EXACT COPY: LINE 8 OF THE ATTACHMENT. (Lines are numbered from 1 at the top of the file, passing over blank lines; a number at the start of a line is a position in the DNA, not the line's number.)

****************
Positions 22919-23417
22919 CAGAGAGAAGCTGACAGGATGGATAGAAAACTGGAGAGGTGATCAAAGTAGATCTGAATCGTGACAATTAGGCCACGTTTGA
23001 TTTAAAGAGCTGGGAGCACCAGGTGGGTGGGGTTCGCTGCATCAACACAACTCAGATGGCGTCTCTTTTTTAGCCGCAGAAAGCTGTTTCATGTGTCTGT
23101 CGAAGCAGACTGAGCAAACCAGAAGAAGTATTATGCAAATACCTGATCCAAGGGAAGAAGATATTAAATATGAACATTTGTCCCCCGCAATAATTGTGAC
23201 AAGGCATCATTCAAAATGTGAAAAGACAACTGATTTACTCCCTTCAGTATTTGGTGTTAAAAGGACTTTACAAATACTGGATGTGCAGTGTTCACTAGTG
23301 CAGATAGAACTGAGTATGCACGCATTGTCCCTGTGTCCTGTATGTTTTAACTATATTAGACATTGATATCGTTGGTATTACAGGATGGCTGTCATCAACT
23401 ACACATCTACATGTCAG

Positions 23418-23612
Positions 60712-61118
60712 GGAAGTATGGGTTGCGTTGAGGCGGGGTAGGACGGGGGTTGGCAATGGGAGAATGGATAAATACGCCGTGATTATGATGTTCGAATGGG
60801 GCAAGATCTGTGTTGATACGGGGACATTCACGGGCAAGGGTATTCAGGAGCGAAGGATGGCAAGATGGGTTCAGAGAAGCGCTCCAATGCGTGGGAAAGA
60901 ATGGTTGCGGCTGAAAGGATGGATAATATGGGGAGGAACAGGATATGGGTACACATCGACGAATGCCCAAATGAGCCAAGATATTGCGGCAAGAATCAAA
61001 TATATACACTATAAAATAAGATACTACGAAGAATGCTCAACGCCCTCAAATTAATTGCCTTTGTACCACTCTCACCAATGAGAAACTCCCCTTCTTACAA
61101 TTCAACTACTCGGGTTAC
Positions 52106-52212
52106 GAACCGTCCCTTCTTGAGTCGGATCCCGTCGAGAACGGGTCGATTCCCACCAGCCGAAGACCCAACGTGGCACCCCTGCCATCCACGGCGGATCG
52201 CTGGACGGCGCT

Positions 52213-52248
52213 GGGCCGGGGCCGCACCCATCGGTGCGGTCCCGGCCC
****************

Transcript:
Positions 23418-23612